Sen. Elizabeth Warren (D-Mass.) issued a stern warning against allowing the U.S. government to default on its debt, and blamed Congress for the government's current fiscal impasse during a Wednesday speech on the Senate floor.
“We’re in this position for one reason, and one reason only: Congress told the government to spend more money than we have. Congress told the Treasury to run up our debt to pay for it. But now Congress is threatening to run out on the bill,” Warren said. "If that strikes you as bizarre, then you are not alone."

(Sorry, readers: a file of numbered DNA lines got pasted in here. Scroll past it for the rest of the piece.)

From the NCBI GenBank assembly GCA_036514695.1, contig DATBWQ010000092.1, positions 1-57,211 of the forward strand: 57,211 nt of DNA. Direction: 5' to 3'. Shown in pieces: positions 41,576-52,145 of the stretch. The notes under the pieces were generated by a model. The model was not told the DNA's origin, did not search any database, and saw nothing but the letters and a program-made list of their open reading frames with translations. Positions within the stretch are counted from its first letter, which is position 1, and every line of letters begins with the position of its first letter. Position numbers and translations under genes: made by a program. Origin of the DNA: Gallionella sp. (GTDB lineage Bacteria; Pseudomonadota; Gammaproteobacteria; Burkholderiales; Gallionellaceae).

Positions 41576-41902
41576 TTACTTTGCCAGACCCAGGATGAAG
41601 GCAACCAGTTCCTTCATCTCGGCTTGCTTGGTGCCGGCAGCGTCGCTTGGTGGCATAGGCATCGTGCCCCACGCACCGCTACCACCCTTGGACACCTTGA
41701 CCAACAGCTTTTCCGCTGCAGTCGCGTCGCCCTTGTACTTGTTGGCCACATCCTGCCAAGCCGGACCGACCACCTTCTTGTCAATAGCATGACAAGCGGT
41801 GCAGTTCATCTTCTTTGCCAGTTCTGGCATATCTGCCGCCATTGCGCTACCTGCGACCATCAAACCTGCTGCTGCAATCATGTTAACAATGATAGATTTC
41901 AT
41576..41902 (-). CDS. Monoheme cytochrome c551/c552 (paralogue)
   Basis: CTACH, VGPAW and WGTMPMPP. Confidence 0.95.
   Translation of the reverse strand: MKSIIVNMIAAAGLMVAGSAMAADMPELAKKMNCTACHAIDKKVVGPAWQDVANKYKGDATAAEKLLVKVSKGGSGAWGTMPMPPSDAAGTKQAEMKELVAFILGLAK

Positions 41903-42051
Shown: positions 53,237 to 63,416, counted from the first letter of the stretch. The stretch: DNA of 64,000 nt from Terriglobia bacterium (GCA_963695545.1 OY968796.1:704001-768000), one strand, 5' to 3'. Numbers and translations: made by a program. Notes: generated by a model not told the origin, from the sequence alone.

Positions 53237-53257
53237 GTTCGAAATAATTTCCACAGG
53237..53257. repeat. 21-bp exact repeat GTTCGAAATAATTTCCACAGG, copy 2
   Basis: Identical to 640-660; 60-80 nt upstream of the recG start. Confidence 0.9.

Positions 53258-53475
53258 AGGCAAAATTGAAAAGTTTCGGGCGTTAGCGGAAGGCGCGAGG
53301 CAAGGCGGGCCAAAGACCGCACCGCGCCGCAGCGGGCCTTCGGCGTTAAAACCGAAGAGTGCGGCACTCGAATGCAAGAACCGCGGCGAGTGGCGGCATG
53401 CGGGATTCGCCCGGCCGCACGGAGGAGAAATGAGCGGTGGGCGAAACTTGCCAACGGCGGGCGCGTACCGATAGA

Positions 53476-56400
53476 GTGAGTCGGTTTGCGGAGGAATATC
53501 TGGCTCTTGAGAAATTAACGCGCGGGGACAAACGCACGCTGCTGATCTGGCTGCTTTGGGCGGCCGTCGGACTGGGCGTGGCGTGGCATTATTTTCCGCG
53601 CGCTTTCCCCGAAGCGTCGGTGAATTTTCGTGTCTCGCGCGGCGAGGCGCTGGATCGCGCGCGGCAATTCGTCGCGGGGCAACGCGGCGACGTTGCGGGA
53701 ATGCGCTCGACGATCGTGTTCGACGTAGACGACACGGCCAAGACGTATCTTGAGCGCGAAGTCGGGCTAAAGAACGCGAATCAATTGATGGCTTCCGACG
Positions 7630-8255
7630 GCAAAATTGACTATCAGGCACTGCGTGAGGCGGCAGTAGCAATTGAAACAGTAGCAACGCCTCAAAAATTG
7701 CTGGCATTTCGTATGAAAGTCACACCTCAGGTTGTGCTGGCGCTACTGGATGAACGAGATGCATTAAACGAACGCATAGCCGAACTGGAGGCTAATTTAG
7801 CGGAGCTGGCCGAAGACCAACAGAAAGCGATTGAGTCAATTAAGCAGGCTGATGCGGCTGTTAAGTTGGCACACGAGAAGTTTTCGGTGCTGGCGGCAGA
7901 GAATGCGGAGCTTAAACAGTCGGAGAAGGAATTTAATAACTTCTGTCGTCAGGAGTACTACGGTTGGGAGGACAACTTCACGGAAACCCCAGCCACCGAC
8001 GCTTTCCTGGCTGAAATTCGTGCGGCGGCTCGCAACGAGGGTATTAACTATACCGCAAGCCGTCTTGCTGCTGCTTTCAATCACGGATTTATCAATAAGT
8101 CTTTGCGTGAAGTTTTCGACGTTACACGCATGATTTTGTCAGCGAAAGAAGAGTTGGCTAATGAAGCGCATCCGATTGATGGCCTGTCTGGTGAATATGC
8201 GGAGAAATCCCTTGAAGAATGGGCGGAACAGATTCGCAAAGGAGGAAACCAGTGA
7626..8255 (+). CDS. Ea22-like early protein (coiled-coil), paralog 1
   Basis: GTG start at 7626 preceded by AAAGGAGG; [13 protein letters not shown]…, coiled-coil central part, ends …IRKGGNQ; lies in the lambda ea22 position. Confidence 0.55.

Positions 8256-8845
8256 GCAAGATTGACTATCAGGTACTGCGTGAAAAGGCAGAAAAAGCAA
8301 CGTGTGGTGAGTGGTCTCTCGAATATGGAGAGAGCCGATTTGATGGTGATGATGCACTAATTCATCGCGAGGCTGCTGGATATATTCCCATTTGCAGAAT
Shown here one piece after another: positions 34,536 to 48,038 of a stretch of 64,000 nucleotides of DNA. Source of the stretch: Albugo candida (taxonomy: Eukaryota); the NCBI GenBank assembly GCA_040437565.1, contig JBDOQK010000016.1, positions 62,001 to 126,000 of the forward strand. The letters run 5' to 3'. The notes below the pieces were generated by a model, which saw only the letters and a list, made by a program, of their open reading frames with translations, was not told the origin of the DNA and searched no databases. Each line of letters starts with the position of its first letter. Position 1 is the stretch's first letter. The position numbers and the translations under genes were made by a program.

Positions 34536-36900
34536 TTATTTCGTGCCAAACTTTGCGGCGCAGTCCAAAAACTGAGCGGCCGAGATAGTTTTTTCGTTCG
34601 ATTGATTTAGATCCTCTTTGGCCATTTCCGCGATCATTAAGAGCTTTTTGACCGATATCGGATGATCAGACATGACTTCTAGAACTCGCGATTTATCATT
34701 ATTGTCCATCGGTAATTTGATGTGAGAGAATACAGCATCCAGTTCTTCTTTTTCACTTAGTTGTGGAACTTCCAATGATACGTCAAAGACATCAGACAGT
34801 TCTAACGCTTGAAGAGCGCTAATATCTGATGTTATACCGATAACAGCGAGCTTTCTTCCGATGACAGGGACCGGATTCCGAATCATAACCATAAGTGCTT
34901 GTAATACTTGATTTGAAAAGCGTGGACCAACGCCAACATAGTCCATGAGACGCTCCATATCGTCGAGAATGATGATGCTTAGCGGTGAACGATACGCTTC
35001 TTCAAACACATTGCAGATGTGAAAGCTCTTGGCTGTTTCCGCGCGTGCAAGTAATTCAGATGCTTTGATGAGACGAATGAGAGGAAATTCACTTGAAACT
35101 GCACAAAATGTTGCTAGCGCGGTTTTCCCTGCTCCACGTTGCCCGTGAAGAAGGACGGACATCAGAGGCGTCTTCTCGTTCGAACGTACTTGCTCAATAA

Warren said defaulting -- a move several Senate Republicans have considered -- is not an option.
"The idea that we can somehow renege on our debts without paying a huge price is a fantasy," Warren said.
Warren warned that inaction will lead to consequences of international proportions. She said that refusing to pay off our debt would bring even harder economic times to the middle class.
"If we default on our debt, we could bring a worldwide recession on -- a recession that would pummel hard-working middle-class people, people who lost their homes and jobs and retirement savings, who are barely getting back on their feet. We are playing with the lives of every American, and it is not what the American people sent us here to do," Warren said. "This is no time to act out dangerous fantasies.”